stand in contrast to KPMG’s findings from the past 20 years. And, yes,
the bill freezes tolls for 10 years on a small, targeted cross-section
of turnpike users. But not only are higher tolls a part of Kasich’s
plan, they are integral to the concept. The increased revenue will allow
the state to issue bonds to finance other projects. Furthermore, the
inflation cap is not written into the law, and the state has an out from
the local EZ-Pass freeze.”
Melissa Wegman will be the third Republican
to enter the City Council race. Wegman is a first-time candidate and
businesswoman from East Price Hill. She will be joining fellow
Republicans Amy Murray and incumbent Charlie Winburn.The struggling Kenwood Towne Place will be renamed Kenwood Collection as part of a broader redesign.
One program in President Barack Obama’s budget plan would task NASA with pulling asteroids to our moon’s orbit,
where the asteroids could then be studied and mined. The Obama
administration says the program will only involve small asteroids, so
big, killer asteroids will not be purposely hurled towards Earth.
New evidence suggests some two-legged dinosaurs were strong swimmers, further proving that unless we have extra asteroids to cause an extinction event, we might want to leave them dead.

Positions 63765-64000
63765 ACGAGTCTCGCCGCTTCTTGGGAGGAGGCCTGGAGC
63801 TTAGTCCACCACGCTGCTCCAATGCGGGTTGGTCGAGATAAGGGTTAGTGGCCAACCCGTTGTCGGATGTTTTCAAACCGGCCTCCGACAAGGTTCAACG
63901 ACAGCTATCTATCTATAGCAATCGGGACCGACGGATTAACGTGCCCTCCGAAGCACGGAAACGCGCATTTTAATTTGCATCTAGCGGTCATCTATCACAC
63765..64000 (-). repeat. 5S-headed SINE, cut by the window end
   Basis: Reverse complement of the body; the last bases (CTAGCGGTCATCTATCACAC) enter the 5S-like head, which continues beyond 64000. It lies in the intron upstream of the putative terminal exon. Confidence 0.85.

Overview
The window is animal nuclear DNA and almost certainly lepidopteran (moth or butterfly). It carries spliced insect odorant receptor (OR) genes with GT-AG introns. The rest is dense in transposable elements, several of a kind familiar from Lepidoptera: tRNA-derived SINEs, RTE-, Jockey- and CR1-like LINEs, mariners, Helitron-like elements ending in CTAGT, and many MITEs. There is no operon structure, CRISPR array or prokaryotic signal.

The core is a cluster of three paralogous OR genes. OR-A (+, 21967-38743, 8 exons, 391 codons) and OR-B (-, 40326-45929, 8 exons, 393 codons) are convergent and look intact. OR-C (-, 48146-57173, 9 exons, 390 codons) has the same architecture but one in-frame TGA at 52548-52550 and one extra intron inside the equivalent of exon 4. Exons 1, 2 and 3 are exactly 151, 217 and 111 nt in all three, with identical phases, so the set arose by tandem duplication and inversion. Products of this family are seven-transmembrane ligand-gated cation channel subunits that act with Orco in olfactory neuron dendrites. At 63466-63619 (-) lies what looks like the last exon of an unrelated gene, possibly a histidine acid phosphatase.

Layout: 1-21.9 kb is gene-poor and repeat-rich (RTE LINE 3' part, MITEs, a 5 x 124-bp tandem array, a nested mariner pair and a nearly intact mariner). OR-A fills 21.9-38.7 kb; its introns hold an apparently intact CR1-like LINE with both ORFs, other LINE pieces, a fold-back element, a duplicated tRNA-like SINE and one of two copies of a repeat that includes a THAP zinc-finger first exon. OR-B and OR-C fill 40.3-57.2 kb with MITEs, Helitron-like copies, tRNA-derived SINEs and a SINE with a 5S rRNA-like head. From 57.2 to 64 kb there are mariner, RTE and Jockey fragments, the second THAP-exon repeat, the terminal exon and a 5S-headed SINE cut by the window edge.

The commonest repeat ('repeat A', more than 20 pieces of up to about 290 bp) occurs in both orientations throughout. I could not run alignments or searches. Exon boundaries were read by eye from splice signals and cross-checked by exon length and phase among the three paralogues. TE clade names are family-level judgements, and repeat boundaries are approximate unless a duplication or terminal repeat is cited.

by German Lopez
at 10:13 AM | Permalink
Findlay Market ideal for restroom, Kasich cuts local funding, The Banks exceeds goals
A report issued by Director of Public Services Michael Robinson found Findlay Market would be the best place for a freestanding public restroom,
which could cost as little as $35,000. The idea has been heavily pushed
by Councilman Chris Seelbach, who has argued that the restrooms are
necessary to accommodate a growing population and wider activity in
Downtown and Over-the-Rhine.
A new Policy Matters Ohio report found local government funding has been reduced by $1.4 billion since Gov. John Kasich took office,
leading to a nearly 50-percent reduction in state funding. Most of the
cuts came from the elimination of the estate tax, which would have
provided $625.3 million to local governments in the 2014-2015 budget,
but it was repealed in 2011 by the Republican-controlled Ohio